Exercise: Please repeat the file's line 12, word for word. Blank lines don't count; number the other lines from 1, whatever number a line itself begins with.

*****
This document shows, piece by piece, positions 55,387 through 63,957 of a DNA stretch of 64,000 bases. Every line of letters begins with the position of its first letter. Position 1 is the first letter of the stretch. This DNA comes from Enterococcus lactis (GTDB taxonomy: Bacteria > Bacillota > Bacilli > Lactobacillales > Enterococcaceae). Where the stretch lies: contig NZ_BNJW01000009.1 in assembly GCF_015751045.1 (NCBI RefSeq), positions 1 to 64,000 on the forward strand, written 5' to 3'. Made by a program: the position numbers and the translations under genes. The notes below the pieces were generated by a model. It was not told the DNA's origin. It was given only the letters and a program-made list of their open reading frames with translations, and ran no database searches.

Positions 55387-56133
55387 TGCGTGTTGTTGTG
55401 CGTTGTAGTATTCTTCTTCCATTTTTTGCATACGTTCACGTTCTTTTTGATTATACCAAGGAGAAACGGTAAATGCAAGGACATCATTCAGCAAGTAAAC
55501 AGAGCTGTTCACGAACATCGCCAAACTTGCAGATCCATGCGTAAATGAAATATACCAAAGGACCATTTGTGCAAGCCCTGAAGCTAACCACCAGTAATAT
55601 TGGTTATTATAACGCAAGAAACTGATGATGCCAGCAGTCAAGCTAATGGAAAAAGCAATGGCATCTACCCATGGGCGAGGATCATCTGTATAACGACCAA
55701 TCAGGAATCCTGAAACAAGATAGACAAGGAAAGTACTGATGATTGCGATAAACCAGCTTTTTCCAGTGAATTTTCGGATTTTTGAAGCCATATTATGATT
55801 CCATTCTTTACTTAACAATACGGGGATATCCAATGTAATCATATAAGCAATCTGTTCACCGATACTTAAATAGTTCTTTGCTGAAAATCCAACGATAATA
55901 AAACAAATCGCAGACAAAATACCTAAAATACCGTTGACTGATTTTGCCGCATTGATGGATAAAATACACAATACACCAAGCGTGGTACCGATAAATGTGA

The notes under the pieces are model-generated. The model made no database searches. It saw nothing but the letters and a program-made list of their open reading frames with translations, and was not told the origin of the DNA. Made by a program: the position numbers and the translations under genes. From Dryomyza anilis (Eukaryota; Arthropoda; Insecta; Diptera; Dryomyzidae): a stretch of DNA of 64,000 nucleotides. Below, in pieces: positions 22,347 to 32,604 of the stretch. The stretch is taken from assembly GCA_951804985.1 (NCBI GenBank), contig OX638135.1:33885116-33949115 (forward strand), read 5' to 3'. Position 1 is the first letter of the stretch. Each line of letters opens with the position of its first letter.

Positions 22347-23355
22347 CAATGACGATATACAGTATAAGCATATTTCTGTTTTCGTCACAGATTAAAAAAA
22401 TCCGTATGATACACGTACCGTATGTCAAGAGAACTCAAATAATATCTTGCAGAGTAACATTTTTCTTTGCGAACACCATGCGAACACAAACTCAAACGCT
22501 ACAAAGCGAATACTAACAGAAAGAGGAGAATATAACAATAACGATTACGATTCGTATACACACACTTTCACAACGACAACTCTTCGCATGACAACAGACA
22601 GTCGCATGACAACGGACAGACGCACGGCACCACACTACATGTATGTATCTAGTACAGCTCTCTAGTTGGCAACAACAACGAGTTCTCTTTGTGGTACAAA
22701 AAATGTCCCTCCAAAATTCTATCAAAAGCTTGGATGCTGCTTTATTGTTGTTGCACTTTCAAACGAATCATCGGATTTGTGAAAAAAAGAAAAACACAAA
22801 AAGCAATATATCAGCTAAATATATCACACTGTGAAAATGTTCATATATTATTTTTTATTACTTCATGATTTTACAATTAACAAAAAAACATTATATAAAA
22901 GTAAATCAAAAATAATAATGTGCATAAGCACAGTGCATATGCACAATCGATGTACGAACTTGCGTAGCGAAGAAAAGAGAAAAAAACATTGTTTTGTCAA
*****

22347 CAATGACGATATACAGTATAAGCATATTTCTGTTTTCGTCACAGATTAAAAAAA